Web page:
- Maximize the Margin. Or we can say that it penalizes the less confident predictions.

This goal differs from the rest of our objectives, like finding the parameters so that the error between predicted and actual Probability Distribution Functions becomes less. As the purpose is different, there is a need for a new cost function, especially for this case.

Our popular cost functions blog discussed the different cost functions for classification problems, like binary cross-entropy, categorical cross-entropy, and Hinge loss. In SVM, we use the Hinge loss cost function to find the parameters for our hyperplane such that the Margin becomes maximum and predictions become perfect. So let's explore this in detail.

If we summarize our objective using the mathematical formulation, we can converge to something like the equation below:

For equation 1, βs are the coefficients of the hyperplane. Equation 2 is not a constraint but just a supportive factor for equation 3. If any point lies on the Hyperplane, means β0+ β1Xi1 + … + βnXin = 0, then k(β0' + β1'Xi1 + … + βn’Xin = 0) for any k ≠ 0. And the third line is the constraint for the maximal margin classifier that the perpendicular distance of any point Xi should be greater than or equal to the Margin. **Can you guess which samples will be at least/equal distance to the Margin?**

By using the advanced statistical transformations, the above three equations got summarized in the equation below:

This is known as **Hinge Loss.** It is widely popular in the industry and the considered to be the reason for the success of SVM over a wider variety of problems.

We have seen too much theory now. Let's see SVM in real action now.

Here we will implement the support vector classifier with linear kernel function on the famous ** Iris dataset,** which has three flower classes, Sentosa, Versicolor, and Virginica. We want to build a model which takes the input of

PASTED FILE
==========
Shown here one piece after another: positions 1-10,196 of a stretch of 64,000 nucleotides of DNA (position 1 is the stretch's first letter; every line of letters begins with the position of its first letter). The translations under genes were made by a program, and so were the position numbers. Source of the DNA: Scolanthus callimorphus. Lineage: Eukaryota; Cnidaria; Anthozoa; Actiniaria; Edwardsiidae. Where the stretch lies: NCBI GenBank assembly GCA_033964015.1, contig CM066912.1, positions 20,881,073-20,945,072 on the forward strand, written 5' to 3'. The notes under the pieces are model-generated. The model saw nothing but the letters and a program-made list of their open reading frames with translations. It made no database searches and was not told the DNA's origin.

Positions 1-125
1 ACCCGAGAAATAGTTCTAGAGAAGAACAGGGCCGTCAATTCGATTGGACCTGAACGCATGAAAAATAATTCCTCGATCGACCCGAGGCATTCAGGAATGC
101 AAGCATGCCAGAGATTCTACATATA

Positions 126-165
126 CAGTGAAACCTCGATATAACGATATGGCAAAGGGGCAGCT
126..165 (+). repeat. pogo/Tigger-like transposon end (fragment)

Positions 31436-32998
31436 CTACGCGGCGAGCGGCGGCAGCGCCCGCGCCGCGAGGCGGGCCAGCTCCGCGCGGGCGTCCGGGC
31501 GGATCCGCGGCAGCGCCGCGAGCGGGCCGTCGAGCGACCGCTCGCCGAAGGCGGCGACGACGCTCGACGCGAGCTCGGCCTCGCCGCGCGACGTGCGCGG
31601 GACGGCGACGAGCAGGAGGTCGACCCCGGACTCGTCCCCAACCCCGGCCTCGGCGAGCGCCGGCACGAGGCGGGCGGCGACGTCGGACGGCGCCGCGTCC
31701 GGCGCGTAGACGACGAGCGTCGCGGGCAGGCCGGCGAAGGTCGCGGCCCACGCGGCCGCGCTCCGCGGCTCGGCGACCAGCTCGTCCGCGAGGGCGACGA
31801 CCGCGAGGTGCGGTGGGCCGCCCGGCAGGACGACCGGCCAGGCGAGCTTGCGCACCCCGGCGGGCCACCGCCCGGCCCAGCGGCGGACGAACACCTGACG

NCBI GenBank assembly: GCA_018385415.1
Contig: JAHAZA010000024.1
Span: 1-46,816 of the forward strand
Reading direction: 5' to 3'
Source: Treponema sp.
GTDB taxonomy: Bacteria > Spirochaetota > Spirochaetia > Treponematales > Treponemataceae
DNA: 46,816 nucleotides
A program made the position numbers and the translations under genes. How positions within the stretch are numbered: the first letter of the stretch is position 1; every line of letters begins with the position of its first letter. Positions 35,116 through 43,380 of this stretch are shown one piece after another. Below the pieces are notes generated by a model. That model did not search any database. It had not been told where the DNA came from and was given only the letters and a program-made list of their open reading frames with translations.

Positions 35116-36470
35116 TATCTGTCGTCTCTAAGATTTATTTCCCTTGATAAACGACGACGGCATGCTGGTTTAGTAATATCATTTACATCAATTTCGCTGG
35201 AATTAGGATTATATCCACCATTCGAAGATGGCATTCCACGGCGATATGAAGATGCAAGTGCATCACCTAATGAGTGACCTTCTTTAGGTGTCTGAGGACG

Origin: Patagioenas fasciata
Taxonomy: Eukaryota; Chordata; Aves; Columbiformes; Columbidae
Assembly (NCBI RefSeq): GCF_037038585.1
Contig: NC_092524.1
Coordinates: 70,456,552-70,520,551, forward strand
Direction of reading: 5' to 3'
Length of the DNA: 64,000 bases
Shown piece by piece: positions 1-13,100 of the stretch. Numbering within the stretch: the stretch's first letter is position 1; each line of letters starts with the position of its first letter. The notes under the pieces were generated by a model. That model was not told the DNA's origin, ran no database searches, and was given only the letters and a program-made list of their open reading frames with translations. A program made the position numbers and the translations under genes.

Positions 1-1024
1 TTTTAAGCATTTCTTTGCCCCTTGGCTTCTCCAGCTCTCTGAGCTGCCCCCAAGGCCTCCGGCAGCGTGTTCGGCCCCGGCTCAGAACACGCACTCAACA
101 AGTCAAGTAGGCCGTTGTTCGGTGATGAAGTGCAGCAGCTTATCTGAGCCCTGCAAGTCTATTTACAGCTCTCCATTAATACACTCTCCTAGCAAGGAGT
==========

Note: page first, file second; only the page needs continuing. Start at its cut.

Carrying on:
Here we need to import the basic libraries of Numpy, Pandas, and Matplotlib.

```
import numpy as np
import pandas as pd
import matplotlib.pyplot as plt
```

Here we will import the dataset, which is openly available and comes with the Sklearn library. After importing the data, we can perform fundamental data analysis by plotting the scatter plot of different input features and the target variables. It can be observed that there are three flower classes represented as [0, 1, 2].

```
from sklearn import datasets
iris = datasets.load_iris() #loading dataset
X = iris.data[:,] #input
y = iris.target #target
iris_dataframe = pd.DataFrame(data=np.c_[iris['data'],iris['target']],
columns=iris['feature_names']+['target'])
plt.figure()
grr = pd.plotting.scatter_matrix(iris_dataframe, c=iris['target'],
figsize=(15,5),
s=60,alpha=8)
plt.show()
```

Scaling is always preferable before building a machine learning classification model with a Support Vector Classifier, as the decision boundary depends upon the support vectors.

```
X_train, X_test, y_train, y_test = train_test_split(X,y,test_size=0.25,random_state=0)
### Standardize the data
sc = StandardScaler()
sc.fit(X_train)
X_train_std = sc.transform(X_train)
X_test_std = sc.transform(X_test)
```

This is the most crucial step where we will be training our classifier. If we look at the implementation of SVC in the Sklearn library,

```